The stupidity of wheelie bins
PUBLISHED: 11:58 12 January 2007 | UPDATED: 22:30 28 May 2010
WITH reference to last week s article concerning Fenland District Council s proposal to require householders in Nene Parade, March, to have wheelie bins collected from the front of properties, I would like to correct some of the observations made by the c
WITH reference to last week's article concerning Fenland District Council's proposal to require householders in Nene Parade, March, to have wheelie bins collected from the front of properties, I would like to correct some of the observations made by the council spokesman and urge the authority to think again about this proposal.
Firstly, I can confirm that all householders were definitely not consulted on this subject.
My wife telephoned the council on Monday and it seems that the letter or questionnaire it refers to was supposed to have been hand delivered by council staff. I, and all the immediate neighbours I have spoken to, confirm that we did not receive any such letter.
I wonder if it is coincidence that we didn't receive these, given that we live in the part of Nene Parade that is closed to vehicular access except in an emergency.
Maybe the staff concerned didn't fancy having to walk.
The only letter received by us (dated December 4) said the wheeled bins would be delivered during January 2007.
In recent years Fenland Council and the Town Council have made great efforts to promote many aspects of the town and not least the amenity of the riverside walks.
Nene Parade was recently re-surfaced and some parts fitted with new street furniture at great public expense.
This now provides a quiet, level walk alongside the river, with historic properties and pleasant views of the waterside for much of its length. How long will that last once the inevitable damage starts as a refuse lorry, capable of collecting from wheelie bins, starts to traverse the route weekly?
Importantly, it must be remembered why the roadway was closed in the first place. It was closed because of the unstable banks, which collapsed some years ago, threatening properties and the safety of pedestrians.
There are vehicular closure orders in place for good reason. We all accept there will be exceptional need in the case of a fire or similar emergency and contingency arrangements allow for that.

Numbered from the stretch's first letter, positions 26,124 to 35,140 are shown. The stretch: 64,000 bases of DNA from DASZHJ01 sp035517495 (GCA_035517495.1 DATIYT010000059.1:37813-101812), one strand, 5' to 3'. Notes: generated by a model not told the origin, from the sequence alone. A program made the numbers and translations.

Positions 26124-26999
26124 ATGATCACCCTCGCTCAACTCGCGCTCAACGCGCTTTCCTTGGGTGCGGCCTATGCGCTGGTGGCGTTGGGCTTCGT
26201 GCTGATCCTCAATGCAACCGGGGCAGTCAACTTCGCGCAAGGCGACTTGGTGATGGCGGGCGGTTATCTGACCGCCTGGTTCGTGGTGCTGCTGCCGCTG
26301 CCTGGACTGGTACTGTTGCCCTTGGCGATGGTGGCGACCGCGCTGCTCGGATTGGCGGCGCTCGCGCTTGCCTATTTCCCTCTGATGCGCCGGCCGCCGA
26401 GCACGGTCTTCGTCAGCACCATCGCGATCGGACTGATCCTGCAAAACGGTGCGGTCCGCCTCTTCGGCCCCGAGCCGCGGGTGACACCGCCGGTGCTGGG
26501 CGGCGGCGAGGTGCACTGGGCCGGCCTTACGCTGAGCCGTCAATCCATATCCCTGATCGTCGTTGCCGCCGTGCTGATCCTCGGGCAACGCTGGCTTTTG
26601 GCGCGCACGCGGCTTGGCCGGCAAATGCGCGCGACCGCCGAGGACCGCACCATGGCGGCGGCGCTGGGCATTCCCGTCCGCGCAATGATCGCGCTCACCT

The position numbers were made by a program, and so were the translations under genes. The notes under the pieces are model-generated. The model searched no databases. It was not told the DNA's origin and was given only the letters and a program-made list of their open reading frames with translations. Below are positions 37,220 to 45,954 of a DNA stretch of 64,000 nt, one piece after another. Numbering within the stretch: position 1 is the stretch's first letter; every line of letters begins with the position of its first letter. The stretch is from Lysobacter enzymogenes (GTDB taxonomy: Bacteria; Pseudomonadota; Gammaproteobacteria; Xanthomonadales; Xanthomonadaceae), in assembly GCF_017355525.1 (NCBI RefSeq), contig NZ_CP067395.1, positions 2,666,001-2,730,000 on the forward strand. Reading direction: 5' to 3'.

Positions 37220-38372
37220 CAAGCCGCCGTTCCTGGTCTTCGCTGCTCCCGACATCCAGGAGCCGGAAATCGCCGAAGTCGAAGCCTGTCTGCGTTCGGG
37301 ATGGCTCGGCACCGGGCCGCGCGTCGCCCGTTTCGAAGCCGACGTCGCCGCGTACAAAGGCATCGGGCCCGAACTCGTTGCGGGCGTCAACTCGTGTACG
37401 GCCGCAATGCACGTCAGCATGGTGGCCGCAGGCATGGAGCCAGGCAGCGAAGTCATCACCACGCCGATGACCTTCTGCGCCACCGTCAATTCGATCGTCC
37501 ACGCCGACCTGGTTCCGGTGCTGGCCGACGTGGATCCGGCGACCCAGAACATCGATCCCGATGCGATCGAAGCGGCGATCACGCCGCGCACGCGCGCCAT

Many residents of the 100 or so properties have been here for several decades. That of course means they are getting on in years and may be less able than others.
More worryingly, many of the properties, being of some considerable age are terraced cottages without side access. This means council officers are asking these occupiers to pull refuse loaded wheelie bins through the living accommodation of their properties to put them out weekly.
The alternative is to leave them at the front permanently so we will have some 300 wheelie bins detracting from the visual amenity that the council has spent much time, effort and money promoting.
I am sure readers will recall coverage of perceived anti-social activities in the area of Nene Parade and extensive correspondence through your letters page during early 2006.
I was one of those who defended the area and said I didn't think there were any greater problems here than anywhere else in the town.
It may seem a little dramatic to state now, but that might change as a result of wheelie bins.
One thing we do suffer in common with elsewhere in the town is the noisy disturbance of groups of people going home from the pubs and clubs late at night and those who roam the area in groups in the evenings and at weekends.
What an irresistible target for drunken revelry the wheelie bins and the river will make. You only have to look at the number of dumped supermarket trolleys along the town quay and other parts of the river to confirm what will happen to the bins.
A couple of years ago, we were all instructed by this council to stop feeding the ducks along the river bank because this was the cause of a rat population explosion.
March residents know only too well the real reason for the rat population increases is the growth in fast food outlets resulting in more and more rubbish being deposited along the streets, particularly Nene Parade and, to a lesser extent, West End and the park.
What does the council propose doing about that?
Fenland Council proposes to provide the wherewithal for an even greater tonnage of waste to be dumped on the riverbank.
I urge the council to reconsider the clear stupidity of this proposal and tell us exactly where the benefits are for all of us.
JOHN ABBOTT, Nene Parade, March